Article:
In previous centuries, the shortage of land meant that not everyone could marry, marriages took place after age 25. After 1815, increased agricultural productivity meant a larger food supply, a decline in famines and malnutrition; this allowed couples to marry earlier, have more children. Arranged marriages became uncommon as young people were now allowed to choose their own marriage partners, subject to a veto by the parents; the high birthrate was offset by a high rate of infant mortality and emigration after about 1840 to the German settlements in the United States, plus periodic epidemics and harvest failures. The upper and middle classes began to practice birth control, a little so too did the peasants. Germany's unification process after 1871 was dominated by men and give priority to the "Fatherland" theme and related male issues, such as military prowess. Middle class women enrolled in the Bund Deutscher Frauenvereine, the Union of German Feminist Organizations. Founded in 1894, it grew to include 137 separate women's rights groups from 1907 until 1933, when the Nazi regime disbanded t
Anarcha-feminism called anarchist feminism, anarcho-feminism, and/or anarchx-feminism, combines anarchism with feminism. It views patriarchy and traditional gender roles as a manifestation of involuntary coercive hierarchy that should be replaced by decentralized free association, they believe that the struggle against patriarchy is an essential part of class conflict and the anarchist struggle against the state and capitalism. In essence, the philosophy sees anarchist struggle as a necessary component of feminist struggle and vice versa. L. Susan Brown claims that "as anarchism is a political philosophy that opposes all relationships of power, it is inherently feminist". Contrary to popular belief and contemporary association with radical feminism, anarcha-feminism is not an inherently militant outlook, it is described to be an anti-authoritarian, anti-capitalist, anti-oppressive philosophy, with the goal of creating an "equal ground" between all genders. The term "anarcha-feminism" suggests the social freedom and liberty of women, without needed dependence upon other groups or parties.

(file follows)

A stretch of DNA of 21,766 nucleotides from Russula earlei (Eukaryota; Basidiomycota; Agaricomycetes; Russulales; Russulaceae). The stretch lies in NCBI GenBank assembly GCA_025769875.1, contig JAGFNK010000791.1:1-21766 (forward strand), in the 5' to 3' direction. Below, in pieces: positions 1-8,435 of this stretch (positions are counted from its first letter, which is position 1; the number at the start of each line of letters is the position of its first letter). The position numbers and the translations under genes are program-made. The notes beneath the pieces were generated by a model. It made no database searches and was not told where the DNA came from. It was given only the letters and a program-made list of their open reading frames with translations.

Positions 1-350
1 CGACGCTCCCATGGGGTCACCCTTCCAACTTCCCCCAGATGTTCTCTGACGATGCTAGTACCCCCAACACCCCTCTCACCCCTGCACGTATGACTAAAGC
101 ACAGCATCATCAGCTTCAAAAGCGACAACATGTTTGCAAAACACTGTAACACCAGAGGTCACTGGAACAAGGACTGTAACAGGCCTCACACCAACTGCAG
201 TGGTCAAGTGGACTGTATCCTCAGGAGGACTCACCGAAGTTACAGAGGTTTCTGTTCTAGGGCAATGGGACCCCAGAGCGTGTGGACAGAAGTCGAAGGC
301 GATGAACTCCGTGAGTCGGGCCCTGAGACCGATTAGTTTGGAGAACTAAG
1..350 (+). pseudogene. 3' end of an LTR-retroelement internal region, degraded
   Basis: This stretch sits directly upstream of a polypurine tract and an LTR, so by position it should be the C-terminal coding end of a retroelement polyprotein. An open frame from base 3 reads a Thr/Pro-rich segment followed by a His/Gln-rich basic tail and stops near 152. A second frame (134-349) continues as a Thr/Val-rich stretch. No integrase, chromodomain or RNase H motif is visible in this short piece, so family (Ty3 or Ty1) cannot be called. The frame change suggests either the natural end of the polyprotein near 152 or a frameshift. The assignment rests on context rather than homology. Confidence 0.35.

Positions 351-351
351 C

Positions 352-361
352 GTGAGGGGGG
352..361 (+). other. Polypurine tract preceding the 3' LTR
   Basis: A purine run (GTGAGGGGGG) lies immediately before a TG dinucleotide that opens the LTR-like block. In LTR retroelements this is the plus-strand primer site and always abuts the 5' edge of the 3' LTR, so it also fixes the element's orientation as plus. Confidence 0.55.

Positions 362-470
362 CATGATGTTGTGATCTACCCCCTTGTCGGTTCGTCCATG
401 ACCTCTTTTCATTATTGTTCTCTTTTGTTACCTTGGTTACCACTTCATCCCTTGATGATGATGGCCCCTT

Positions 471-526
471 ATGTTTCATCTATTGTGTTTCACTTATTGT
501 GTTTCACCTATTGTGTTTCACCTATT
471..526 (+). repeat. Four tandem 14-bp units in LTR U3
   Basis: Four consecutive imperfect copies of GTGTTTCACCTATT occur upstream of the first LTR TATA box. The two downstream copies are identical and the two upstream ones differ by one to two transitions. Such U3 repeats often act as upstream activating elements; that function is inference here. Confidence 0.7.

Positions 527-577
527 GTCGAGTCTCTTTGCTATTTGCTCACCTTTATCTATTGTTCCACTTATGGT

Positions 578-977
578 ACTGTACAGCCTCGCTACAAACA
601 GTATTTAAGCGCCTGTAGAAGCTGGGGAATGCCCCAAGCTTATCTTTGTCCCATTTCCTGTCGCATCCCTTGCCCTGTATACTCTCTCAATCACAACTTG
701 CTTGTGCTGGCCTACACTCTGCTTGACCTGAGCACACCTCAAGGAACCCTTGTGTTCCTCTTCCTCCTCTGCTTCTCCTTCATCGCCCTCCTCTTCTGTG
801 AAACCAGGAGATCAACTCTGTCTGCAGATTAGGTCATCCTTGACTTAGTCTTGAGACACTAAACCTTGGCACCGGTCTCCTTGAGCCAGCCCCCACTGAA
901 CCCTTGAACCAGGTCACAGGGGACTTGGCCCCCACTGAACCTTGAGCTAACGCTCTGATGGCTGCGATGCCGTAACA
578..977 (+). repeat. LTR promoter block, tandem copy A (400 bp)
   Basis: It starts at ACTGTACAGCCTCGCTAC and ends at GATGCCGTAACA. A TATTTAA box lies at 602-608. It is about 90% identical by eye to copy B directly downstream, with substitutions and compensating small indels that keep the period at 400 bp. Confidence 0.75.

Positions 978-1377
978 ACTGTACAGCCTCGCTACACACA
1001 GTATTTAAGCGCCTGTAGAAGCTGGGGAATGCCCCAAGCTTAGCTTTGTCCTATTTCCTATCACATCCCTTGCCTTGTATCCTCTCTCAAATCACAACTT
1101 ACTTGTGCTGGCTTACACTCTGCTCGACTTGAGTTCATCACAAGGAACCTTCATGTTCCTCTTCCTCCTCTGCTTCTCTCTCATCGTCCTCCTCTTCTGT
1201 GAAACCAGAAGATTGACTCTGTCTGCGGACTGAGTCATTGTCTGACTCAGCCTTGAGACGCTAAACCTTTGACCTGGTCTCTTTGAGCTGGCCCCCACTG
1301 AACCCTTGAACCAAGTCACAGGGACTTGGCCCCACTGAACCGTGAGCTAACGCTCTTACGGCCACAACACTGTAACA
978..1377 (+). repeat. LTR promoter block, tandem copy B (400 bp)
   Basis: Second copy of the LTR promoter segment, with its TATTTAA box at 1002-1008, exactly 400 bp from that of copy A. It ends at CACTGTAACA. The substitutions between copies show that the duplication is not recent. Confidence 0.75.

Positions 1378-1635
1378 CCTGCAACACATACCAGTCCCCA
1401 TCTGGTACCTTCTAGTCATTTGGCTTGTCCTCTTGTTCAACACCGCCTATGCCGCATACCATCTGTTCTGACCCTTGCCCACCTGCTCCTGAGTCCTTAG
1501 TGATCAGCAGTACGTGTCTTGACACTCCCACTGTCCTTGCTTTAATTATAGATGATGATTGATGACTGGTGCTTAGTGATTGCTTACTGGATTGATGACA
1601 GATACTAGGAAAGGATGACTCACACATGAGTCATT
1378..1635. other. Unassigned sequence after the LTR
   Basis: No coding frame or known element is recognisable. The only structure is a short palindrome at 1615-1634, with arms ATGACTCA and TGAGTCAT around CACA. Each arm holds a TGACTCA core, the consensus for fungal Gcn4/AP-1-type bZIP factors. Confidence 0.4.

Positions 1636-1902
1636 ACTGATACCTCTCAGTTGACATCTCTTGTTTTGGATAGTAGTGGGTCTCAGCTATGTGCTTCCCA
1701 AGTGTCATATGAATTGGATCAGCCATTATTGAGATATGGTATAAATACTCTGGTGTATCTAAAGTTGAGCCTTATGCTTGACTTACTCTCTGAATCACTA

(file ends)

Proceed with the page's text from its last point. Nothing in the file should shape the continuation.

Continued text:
Mikhail Bakunin opposed patriarchy and the way the law " to the absolute domination of the man". He argued that "qual rights must belong to men and women" so that women could "become independent and be free to forge their own way of life". Bakunin foresaw the end of "the authoritarian juridical family" and "the full sexual freedom of women". On the other hand, Pierre-Joseph Proudhon viewed the family as the most basic unit of society and of his morality and believed that women had the responsibility of fulfilling a traditional role within the family. Since the 1860s, anarchism's radical critique of capitalism and the state has been combined with a critique of patriarchy. Anarcha-feminists thus start from the precept. Authoritarian traits and values—domination, exploitation and competition—are integral to hierarchical civilizations and are seen as "masculine". In contrast, non-authoritarian traits and values—cooperation, sharing and sensitivity—are regarded as "feminine" and devalued. Anarcha-feminists have thus espoused creation of a anarchist society.